Bangladesh reported another 95 Covid-19 deaths in the last 24 hours till Wednesday 8am, which pushed the total number of deaths to 10,683 in the country.
The death rate presently stands at 1.46%, said the Directorate General of Health Services (DGHS), adding that the daily Covid-19 deaths in Bangladesh have stayed below the 100-mark for the second consecutive day.
Bangladesh had reported 112 deaths from the novel coronavirus on Monday, 20 April, which is the highest in a single day since the pandemic struck here last year.
The country also reported 4,280 new cases in the 24-hour period, with an infection rate of 15.07%, pushing the total number of cases here to 732,060. The current infection rate is 15.07%.
Among the latest day's victims, 59 were men and 36 were women. Of them, 91 died in different hospitals across the country, and four died at home. Besides, 7,072 people were declared free of the Covid-19 during the 24-hour period. The recovery rate now stands at 86.77%.
In the meantime, 28,408 samples were tested at 335 laboratories across the country.
The country's maiden cases were reported on 8 March in 2020, and the first death from the virus was reported on 18 March the same year.
'Covid-19 spreading due to new variations, mutations'
DGHS spokesperson Dr Robed Amin said the second wave of Covid-19 has begun in Bangladesh, which has caused a spike in the infections and deaths. The virus is spreading because of new variations and mutations.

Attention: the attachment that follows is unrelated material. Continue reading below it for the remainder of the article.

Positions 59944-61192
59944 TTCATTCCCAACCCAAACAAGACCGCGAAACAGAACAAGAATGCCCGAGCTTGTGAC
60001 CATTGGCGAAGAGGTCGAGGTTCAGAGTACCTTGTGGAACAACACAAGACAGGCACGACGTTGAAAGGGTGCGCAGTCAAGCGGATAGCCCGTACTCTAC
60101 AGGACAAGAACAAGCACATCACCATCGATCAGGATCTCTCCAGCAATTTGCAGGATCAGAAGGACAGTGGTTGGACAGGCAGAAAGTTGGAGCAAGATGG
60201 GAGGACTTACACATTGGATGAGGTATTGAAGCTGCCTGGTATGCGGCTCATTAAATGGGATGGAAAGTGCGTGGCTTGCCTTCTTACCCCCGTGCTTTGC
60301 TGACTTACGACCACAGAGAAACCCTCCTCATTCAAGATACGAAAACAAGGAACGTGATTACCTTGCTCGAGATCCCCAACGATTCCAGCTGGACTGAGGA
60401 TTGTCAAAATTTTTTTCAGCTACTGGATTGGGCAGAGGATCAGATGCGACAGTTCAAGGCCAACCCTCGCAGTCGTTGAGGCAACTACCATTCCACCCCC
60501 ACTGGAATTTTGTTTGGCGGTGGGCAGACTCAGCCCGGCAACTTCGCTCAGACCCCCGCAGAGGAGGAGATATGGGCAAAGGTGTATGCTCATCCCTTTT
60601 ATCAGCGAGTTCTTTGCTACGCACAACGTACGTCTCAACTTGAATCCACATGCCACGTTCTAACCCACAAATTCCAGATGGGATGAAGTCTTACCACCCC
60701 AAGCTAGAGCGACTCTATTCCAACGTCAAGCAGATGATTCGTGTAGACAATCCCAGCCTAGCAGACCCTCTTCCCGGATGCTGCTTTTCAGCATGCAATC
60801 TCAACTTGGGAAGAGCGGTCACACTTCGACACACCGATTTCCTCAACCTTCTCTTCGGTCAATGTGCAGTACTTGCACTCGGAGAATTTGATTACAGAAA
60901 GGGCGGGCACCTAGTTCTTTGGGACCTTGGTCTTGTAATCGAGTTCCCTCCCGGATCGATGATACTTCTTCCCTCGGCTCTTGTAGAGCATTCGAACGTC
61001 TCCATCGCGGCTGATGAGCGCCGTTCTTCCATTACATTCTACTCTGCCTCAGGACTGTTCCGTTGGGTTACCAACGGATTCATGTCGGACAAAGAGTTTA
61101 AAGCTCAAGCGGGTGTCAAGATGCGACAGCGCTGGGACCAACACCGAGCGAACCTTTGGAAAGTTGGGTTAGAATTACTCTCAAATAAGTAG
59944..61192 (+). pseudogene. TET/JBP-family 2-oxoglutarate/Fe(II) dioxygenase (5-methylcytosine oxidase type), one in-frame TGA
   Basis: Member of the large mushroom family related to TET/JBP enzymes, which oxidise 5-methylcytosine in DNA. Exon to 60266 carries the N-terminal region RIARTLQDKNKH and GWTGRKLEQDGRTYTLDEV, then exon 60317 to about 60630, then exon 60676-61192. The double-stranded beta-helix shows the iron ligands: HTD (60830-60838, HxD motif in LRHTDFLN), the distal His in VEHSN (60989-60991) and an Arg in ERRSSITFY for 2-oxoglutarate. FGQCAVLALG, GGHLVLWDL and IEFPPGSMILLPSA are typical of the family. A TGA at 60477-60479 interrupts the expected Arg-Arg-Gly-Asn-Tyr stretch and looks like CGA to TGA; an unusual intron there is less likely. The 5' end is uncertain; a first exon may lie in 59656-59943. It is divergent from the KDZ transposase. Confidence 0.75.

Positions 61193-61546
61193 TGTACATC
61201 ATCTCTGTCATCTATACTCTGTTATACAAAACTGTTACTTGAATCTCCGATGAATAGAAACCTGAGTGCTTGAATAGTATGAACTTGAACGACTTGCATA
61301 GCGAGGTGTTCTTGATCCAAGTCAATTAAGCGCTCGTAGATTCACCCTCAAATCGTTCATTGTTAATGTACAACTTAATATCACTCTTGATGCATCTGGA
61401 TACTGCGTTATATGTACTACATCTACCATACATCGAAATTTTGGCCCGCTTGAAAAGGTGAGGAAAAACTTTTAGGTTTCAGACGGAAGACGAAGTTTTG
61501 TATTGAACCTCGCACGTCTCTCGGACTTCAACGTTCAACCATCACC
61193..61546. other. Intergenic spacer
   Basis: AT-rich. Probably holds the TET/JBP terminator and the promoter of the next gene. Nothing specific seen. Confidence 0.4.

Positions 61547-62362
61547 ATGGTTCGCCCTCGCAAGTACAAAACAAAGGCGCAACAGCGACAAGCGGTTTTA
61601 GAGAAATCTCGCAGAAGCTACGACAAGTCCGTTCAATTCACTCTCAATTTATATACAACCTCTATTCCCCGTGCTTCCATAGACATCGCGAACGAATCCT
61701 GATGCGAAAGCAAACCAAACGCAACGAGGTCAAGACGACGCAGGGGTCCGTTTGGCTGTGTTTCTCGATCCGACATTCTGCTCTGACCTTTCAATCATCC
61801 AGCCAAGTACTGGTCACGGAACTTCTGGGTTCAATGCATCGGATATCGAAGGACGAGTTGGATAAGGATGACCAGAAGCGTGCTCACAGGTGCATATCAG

He made the comment at a virtual health bulletin on Wednesday, organised by the DGHS to disperse information about the Covid-19 situation.
Dr Robed also said most of the people dying of Covid-19 are more than 60 years old, and many among them were suffering from diabetes and hypertension. A significant number of youths are also being infected by the newer variations of the novel coronavirus.
"Under the circumstances, there is no scope of considering whether someone has a comorbidity or not. Everyone has to be aware of the risks posed by Covid-19," Dr Robed said.
He continued, "The infections are going down, but deaths are increasing. The reason behind this is the reckless movement of people. Bangladesh has imposed a strict lockdown. We are optimistic that the number of infections and deaths will decrease after the next two weeks."
Dr Robed mentioned that a number of doctors faced harassment on the streets while going to their workplaces, as they did not have the movement pass.
"We have requested support from the law enforcers so that doctors and healthcare workers who are working to tackle the Covid-19 pandemic can move freely on the streets," he said.
The DGHS spokesperson also said 1,200 hospital beds are presently vacant in hospitals across the country.
"Some media reports claimed that there are no vacant beds in government hospitals. But this information is incorrect. Anyone can contact the MIS (management information system) and enquire about the number of vacant beds, ICUs (intensive care units) and ICU-equivalent beds in any hospital."